Johnny Aitken will be the first to admit he’s no expert on American football. But the Australia native knows how to handicap the NFL.
Need proof? Aitken, the CEO of PointsBet USA, has been among the leaders all season in Gaming Today’s Bookies Battle contest. And as the season heads to Week 12, Aitken finds himself still in the hunt as he’s tied for seventh place at 89-73 despite a 6-8 week.
“Always easier said than done,” he said of his success to date. “But my strategy thus far has started with separating what my head thinks from what my heart says.
“I’ve tried to fade overreactions from a given team’s performance in the previous week and instead trust a more extended sample size.
“I’ve also looked to identify teams with really strong underlying numbers early — such as the 49ers — and have continued to back them until I feel as though public perception has caught up.”
PointsBet is a relatively new player on the U.S. sports betting scene, having launched its operations in 2018. It has a sportsbook at the Meadowlands Racetrack in New Jersey and has headquarters in both New Jersey and in Colorado, where voters in that state recently approved to have legalized sports betting.
“While Proposition DD did not face much opposition leading up to the vote, our intel did always suggest its passing to be a genuine coin toss given the specific wording of the ballot initiative,” Aitken said of the Colorado vote. “We’re thrilled the people of Colorado voted to bring sports betting to the state, but it’s no secret that the PointsBet team has already been here in Denver, ready to establish ourselves as Colorado’s premier sports betting operator.
“We plan to tap into the area’s impressive talent pool and bolster our best-in-class tech to give this sports-loving market the premium product they deserve.”
And as PointsBet integrates itself longer into the American sports betting scene, Aitken is confident bettors will be more comfortable with his company’s menu of wagering options and be more involved.
“One of the biggest differences between sports betting in the U.S. and Australia is the Australian market’s affinity for racing. Horse racing, greyhound racing and so on account for a huge percentage of the country’s sports betting handle, which of course is much different from the story here in the States,” he said. “The Australian market is also more formed, as sports betting has been available on a mass scale for much longer and therefore is a bit more ingrained in the overall sports experience.
“With the established DFS culture in America, we’ve found the U.S. lending itself to more activity on prop and player-specific markets, highlighting another reason that we look to offer our clients with as many options as possible.”
Aitken said it’s a matter of comfort as bettors are creatures of habit and it takes time for habits to change.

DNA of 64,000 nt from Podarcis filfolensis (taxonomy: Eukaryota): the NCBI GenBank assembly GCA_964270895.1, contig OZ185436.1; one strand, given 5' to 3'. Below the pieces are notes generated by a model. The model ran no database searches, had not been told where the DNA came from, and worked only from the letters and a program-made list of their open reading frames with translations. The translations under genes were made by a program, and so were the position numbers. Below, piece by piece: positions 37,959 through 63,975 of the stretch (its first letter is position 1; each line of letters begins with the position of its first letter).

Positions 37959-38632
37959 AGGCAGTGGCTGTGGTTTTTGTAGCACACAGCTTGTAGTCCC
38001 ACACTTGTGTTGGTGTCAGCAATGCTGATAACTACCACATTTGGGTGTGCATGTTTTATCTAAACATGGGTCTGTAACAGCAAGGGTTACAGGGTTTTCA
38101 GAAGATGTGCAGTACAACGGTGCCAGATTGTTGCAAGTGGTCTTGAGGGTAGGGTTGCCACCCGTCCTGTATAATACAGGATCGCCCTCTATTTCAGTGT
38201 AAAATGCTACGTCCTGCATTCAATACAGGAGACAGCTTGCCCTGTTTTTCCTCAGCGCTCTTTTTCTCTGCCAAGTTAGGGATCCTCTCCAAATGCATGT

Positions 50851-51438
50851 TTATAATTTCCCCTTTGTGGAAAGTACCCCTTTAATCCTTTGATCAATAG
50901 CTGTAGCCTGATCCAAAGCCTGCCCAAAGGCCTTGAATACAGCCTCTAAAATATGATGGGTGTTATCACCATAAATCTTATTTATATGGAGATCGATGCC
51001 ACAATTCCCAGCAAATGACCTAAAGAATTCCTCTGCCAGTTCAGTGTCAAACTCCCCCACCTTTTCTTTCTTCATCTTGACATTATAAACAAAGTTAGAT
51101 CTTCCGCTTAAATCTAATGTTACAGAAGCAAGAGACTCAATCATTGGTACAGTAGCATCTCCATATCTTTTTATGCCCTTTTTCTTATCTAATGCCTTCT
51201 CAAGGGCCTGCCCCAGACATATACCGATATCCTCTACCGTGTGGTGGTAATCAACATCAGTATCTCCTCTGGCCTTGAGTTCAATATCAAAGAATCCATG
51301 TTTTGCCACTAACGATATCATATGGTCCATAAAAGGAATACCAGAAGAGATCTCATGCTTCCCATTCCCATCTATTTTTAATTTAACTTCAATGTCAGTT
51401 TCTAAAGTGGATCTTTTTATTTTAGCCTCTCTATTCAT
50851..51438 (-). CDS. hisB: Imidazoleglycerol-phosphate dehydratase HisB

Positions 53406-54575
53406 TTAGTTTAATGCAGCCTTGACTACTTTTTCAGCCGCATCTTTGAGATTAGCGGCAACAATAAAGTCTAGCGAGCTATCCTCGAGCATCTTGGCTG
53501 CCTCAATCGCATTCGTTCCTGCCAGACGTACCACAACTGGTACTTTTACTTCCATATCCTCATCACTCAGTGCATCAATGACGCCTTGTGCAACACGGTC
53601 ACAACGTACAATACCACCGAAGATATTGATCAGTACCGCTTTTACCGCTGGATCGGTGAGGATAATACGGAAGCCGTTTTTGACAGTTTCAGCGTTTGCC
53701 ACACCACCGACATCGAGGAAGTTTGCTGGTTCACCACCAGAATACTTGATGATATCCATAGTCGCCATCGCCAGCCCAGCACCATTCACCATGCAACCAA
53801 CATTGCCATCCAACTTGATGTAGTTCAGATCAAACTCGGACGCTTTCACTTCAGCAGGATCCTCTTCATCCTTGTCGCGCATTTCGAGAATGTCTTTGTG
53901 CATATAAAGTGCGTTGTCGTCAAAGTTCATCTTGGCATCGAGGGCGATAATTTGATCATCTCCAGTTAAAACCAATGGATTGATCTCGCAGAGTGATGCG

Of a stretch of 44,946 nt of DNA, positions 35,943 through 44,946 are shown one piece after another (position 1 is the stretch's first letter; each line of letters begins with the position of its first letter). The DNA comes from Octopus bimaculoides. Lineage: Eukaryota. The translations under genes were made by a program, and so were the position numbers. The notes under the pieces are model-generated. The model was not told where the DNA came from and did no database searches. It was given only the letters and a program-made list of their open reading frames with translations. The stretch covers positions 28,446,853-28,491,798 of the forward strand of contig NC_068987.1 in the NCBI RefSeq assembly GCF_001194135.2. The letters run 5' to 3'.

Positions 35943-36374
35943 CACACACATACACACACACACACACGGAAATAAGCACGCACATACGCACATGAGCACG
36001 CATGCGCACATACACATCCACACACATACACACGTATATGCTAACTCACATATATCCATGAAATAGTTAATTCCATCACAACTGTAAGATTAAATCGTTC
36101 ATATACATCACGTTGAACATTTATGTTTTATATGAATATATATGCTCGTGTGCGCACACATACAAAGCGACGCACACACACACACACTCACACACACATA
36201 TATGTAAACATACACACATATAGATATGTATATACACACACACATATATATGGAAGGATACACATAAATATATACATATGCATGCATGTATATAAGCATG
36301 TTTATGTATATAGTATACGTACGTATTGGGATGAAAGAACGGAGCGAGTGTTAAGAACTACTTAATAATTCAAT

“No, we’re not surprised, as we expected the progress to be gradual for activity around some of our more unique offerings,” he said. “Many folks are still getting familiarized with fixed-price betting and sports betting in general, let alone PointsBetting.
“Sharps and experienced bettors enjoy the new challenge we offer via our PointsBetting platform, so it’s also a good challenge for us to continue to perfect our pricing and product.
“In relation to some of our other unique offerings, we’ve found that many bettors gravitate toward our Name-A-Bet, which is a more accessible product and something that any bettor can engage with, given how its core idea touches upon the essence of wagering: if you have an opinion, you can put money behind it.”
Name-A-Bet is an option where a bettor can reach out to PointsBet and ask them to set a line on a certain event within a game, such as an over-under on the distance of a home run in a baseball game, or who will make the first 3-point shot in an NBA game or a head-to-head bet between touchdown passes or yards thrown for by two NFL quarterbacks.
It’s an exciting, different kind of wager as the bettor’s creativity helps shape the odds.
“In owning our tech end-to-end, one of the many advantages we’ve been afforded is the ability to be nimble and creative with our offerings,” Aitken said. “Our PointsBetting platform, our proprietary and best-in-class technology is really what makes our slate of offerings possible. To give our clients so many choices, we have great faith in our pricing and the risk management capabilities of our traders to handle our liabilities, ultimately putting us in the best position for long-term success.”
Of course, sometimes the bettors get the best of the house. That happened earlier this season when one bettor won $600,000 on a $30,000 wager involving the Ravens and the Dolphins. But Aitken said that comes with the territory. You’re not always going to win.
“We take the long-term approach as a company and really stand by our bettor-first positioning, so it’s business as usual when a big bettor has a big win,” he said. “We welcome big bets and always strive to provide the best experience possible for sports bettors, so sometimes that involves our clients coming away with a really great victory.”
Aitken said that willingness to accept big wagers and occasionally lose will help PointsBet’s credibility and attract more gamblers, both big and small.
“As more states come online, more operators enter the market, the competition continues to rise and the battle for market share continues to stiffen, the ability to be different and distinguished from the field will become even more important,” he said. “We’ll continue to leverage our proprietary and best-in-market technology to make that possible.”